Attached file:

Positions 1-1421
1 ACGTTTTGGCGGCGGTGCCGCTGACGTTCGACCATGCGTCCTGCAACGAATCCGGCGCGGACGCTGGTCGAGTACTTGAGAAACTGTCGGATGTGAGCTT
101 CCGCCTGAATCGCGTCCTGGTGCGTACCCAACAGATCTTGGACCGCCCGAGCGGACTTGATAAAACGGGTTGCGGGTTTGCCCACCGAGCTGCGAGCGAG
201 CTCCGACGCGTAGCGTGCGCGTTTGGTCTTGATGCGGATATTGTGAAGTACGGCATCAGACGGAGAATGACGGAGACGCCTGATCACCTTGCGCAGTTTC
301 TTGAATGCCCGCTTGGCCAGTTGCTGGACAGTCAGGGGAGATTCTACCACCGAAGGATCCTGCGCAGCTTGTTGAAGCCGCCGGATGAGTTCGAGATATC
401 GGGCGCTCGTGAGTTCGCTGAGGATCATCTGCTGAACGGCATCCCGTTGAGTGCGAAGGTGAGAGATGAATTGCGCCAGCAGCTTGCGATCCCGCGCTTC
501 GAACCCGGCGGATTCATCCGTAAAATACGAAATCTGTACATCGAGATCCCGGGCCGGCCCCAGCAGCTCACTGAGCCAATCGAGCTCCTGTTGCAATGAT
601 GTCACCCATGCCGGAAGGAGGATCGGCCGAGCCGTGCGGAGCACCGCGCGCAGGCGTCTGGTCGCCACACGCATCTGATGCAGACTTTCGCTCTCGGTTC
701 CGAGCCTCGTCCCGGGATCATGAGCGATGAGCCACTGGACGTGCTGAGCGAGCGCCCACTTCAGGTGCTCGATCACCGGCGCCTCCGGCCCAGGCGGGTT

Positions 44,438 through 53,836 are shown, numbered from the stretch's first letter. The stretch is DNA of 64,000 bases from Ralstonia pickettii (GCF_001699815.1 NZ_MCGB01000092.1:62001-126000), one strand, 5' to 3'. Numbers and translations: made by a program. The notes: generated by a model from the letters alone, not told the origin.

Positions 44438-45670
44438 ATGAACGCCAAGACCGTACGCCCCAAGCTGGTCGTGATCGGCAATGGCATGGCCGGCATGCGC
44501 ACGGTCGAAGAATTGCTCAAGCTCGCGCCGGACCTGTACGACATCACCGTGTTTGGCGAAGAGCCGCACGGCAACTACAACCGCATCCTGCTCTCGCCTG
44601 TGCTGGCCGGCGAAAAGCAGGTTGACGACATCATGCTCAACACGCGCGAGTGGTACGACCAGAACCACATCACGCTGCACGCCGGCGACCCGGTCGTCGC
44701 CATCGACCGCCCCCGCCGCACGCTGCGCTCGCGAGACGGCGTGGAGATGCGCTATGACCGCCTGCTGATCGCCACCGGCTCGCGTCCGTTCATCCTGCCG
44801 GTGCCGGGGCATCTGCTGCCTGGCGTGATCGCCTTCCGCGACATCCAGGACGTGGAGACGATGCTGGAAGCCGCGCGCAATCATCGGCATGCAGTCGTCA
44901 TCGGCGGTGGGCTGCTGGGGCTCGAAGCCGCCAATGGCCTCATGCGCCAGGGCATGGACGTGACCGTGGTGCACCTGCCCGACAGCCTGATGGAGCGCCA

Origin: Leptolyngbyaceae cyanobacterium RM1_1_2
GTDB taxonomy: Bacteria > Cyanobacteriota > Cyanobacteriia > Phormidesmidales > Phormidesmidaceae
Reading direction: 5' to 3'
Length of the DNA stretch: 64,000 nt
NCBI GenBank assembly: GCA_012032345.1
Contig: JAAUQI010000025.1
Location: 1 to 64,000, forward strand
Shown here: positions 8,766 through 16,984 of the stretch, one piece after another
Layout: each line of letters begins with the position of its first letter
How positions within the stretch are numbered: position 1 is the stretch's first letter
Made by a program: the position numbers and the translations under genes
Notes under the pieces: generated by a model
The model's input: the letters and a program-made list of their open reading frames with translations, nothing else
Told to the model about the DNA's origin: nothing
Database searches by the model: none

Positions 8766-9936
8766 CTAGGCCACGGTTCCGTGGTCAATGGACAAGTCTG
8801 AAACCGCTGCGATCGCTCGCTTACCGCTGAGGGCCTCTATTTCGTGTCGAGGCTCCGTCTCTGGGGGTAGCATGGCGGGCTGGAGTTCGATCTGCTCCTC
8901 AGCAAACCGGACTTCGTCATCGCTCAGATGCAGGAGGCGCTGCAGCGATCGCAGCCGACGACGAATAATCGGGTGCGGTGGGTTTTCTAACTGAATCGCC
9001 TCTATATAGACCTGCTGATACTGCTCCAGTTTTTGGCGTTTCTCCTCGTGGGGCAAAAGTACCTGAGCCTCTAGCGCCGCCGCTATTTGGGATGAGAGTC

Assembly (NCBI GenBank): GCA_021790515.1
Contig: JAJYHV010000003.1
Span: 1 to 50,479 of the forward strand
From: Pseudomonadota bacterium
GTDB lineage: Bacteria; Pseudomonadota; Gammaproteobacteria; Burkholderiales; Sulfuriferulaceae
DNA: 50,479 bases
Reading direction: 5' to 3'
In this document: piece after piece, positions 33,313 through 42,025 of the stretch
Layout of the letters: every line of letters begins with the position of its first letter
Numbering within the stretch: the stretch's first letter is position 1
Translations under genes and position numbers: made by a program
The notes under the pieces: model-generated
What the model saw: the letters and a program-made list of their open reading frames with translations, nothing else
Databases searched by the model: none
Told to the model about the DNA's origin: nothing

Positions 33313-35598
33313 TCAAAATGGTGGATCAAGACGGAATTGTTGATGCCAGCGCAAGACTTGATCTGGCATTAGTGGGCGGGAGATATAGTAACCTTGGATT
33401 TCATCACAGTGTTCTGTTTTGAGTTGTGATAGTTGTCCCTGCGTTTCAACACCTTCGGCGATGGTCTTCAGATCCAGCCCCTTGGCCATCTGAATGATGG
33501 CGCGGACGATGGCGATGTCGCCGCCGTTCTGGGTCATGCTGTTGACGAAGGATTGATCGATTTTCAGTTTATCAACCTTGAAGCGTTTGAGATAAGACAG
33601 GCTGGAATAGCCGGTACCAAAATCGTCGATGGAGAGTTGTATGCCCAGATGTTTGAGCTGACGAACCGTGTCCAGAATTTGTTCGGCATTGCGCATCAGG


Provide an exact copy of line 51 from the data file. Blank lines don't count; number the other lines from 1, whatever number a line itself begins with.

Databases searched by the model: none